Lisbon Summit: NATO Proclaims Itself Global Military Force
The recently concluded North Atlantic Treaty Organization Treaty summit in Portugal gave Washington everything it demanded from its 27 NATO allies, at least 20 NATO partners providing troops for the war in Afghanistan, the European Union and Russia.
The U.S.-controlled North Atlantic Alliance endorsed without reservations and even without deliberations American plans to include all of Europe in the Pentagon's and its Missile Defense Agency's worldwide interceptor missile system. The summit's declaration states: "NATO will maintain an appropriate mix of conventional, nuclear, and missile defence forces. Missile defence will become an integral part of our overall defence posture." 
In adopting its new Strategic Concept it also authorized an analogous continent-wide cyber warfare operation to work in conjunction with - and for all practical purposes under the direction of - the Pentagon's new U.S. Cyber Command.
It reaffirmed the bloc's Article 5 commitment to render collective military assistance to any member state under supposed attack and stretched the concept of attack to include non-military categories like computer, energy and terrorist threats. The Strategic Concept "reconfirms the bond between our nations to defend one another against attack, including against new threats to the safety of our citizens." 
"NATO members will always assist each other against attack, in accordance with Article 5 of the Washington Treaty. That commitment remains firm and binding. NATO will deter and defend against any threat of aggression, and against emerging security challenges where they threaten the fundamental security of individual Allies or the Alliance as a whole."
While there are no conventional military threats - and no nuclear ones as well - which is to say no military dangers at all confronting NATO's North American and European members, other - contrived - concerns will serve as the basis for the activation of Article 5. They include attacks on or threats to computer networks:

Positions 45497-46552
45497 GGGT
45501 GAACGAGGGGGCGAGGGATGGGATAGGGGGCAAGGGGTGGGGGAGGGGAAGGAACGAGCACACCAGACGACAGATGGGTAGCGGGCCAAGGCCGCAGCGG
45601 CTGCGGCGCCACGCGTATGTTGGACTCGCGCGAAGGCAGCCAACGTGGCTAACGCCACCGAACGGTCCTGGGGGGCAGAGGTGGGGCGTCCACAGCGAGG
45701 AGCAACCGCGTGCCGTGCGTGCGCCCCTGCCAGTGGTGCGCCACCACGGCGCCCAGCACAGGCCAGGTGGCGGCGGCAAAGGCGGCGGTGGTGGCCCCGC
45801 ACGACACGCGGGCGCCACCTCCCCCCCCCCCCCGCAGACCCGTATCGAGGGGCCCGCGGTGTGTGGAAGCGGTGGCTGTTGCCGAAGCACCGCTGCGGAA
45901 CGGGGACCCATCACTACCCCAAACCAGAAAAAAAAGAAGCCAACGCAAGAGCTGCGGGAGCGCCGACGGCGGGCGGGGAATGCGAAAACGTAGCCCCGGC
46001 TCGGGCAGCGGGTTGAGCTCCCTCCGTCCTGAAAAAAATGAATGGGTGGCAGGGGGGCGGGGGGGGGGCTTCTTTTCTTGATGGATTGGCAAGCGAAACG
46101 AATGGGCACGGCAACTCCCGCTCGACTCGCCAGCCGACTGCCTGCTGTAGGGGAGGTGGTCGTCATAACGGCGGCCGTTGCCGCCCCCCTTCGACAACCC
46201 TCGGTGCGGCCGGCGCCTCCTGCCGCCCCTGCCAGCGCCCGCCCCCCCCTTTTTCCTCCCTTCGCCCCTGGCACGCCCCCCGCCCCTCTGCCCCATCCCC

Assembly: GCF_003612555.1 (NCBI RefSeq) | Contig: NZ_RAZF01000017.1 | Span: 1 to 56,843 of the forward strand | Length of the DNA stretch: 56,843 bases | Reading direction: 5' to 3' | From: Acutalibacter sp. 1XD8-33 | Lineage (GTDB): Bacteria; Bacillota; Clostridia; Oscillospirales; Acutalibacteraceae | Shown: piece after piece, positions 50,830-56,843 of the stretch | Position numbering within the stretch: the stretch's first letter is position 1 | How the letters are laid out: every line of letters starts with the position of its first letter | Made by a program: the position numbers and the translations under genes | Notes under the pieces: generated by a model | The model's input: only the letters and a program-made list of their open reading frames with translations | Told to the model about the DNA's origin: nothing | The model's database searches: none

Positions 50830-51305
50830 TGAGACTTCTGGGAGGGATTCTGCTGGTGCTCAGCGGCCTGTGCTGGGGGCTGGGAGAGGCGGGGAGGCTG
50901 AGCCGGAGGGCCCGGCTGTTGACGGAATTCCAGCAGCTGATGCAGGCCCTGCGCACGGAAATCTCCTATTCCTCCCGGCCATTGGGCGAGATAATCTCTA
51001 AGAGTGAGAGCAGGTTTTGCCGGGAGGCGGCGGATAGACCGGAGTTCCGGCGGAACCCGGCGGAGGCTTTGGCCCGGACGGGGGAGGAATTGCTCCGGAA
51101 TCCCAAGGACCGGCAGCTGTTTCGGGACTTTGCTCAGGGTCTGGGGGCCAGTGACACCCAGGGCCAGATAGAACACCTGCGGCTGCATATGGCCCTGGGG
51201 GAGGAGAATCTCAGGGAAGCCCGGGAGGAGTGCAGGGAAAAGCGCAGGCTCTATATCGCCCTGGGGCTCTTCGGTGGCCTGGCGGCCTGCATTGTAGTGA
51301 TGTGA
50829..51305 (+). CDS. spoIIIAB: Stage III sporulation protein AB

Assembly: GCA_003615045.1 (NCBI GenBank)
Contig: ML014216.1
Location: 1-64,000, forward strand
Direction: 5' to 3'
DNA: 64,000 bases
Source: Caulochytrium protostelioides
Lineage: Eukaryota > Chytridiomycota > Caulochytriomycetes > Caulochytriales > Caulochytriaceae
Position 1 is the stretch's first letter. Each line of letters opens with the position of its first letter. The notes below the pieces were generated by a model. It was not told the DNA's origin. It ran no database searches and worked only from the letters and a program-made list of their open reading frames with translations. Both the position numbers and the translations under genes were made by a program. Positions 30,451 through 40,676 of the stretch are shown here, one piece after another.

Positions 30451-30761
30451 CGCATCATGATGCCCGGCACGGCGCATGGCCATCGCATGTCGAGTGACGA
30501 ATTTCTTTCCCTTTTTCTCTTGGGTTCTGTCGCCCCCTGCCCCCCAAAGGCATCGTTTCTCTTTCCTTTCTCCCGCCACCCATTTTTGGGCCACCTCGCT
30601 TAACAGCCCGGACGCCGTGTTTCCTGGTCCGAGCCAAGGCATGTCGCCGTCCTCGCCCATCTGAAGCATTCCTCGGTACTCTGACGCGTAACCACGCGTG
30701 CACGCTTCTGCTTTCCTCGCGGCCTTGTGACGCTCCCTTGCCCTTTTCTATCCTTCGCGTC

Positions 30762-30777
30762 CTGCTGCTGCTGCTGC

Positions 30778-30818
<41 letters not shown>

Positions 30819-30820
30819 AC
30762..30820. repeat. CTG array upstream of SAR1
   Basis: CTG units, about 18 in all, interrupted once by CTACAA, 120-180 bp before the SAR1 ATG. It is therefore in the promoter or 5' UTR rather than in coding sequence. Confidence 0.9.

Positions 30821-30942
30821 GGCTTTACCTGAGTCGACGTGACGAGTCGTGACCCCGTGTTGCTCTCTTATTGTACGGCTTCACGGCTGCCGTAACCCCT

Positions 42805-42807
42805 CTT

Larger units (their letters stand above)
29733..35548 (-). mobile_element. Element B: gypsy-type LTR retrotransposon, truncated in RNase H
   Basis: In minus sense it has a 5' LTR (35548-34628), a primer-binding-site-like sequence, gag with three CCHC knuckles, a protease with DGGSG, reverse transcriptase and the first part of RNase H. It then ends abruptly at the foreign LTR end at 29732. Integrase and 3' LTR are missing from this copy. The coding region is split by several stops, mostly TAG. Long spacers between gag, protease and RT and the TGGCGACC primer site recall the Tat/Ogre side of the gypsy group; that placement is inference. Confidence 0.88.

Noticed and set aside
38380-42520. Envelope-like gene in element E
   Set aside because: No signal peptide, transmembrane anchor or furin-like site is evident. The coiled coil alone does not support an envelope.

"Cyber attacks...can reach a threshold that threatens national and Euro-Atlantic prosperity, security and stability," NATO claims, so its members are obligated to "develop further [the] ability to prevent, detect, defend against and recover from cyber-attacks, including by using the NATO planning process to enhance and coordinate national cyber-defence capabilities, bringing all NATO bodies under centralized cyber protection...."
European "dependence" on Russian oil and natural gas and control of strategic sea routes and shipping lanes:
"Some NATO countries will become more dependent on foreign energy suppliers and in some cases, on foreign energy supply and distribution networks for their energy needs. As a larger share of world consumption is transported across the globe, energy supplies are increasingly exposed to disruption."
And several other issues not even remotely related to military matters :
"Key environmental and resource constraints, including health risks, climate change, water scarcity and increasing energy needs will further shape the future security environment in areas of concern to NATO and have the potential to significantly affect NATO planning and operations."
NATO also reiterated its commitment to maintaining American tactical nuclear weapons in Europe, with the Strategic Concept stating, "as long as there are nuclear weapons in the world, NATO will remain a nuclear Alliance."
And the Alliance went along with the White House and Pentagon shift from an earlier pledge to "draw down" U.S. and NATO troops from Afghanistan next year to what Washington has of late referred to as "provisional" and "aspirational" plans for a "transitional" strategy that could see Western military forces still in theater in the Asian nation 15 or more years after they first arrived. The Lisbon Summit Declaration states: "Transition will be conditions-based, not calendar-driven, and will not equate to withdrawal of ISAF-troops."
There is no nation or group of nations offering NATO any serious challenge, none posing a threat to the world's only military bloc, and hardly any even standing in the way of its global expansion. "However, no one should doubt NATO's resolve if the security of any of its members were to be threatened....Deterrence, based on an appropriate mix of nuclear and conventional capabilities, remains a core element of our overall strategy....As long as nuclear weapons exist, NATO will remain a nuclear alliance."
"The supreme guarantee of the security of the Allies is provided by the strategic nuclear forces of the Alliance, particularly those of the United States; the independent strategic nuclear forces of the United Kingdom and France, which have a deterrent role of their own, contribute to the overall deterrence and security of the Allies."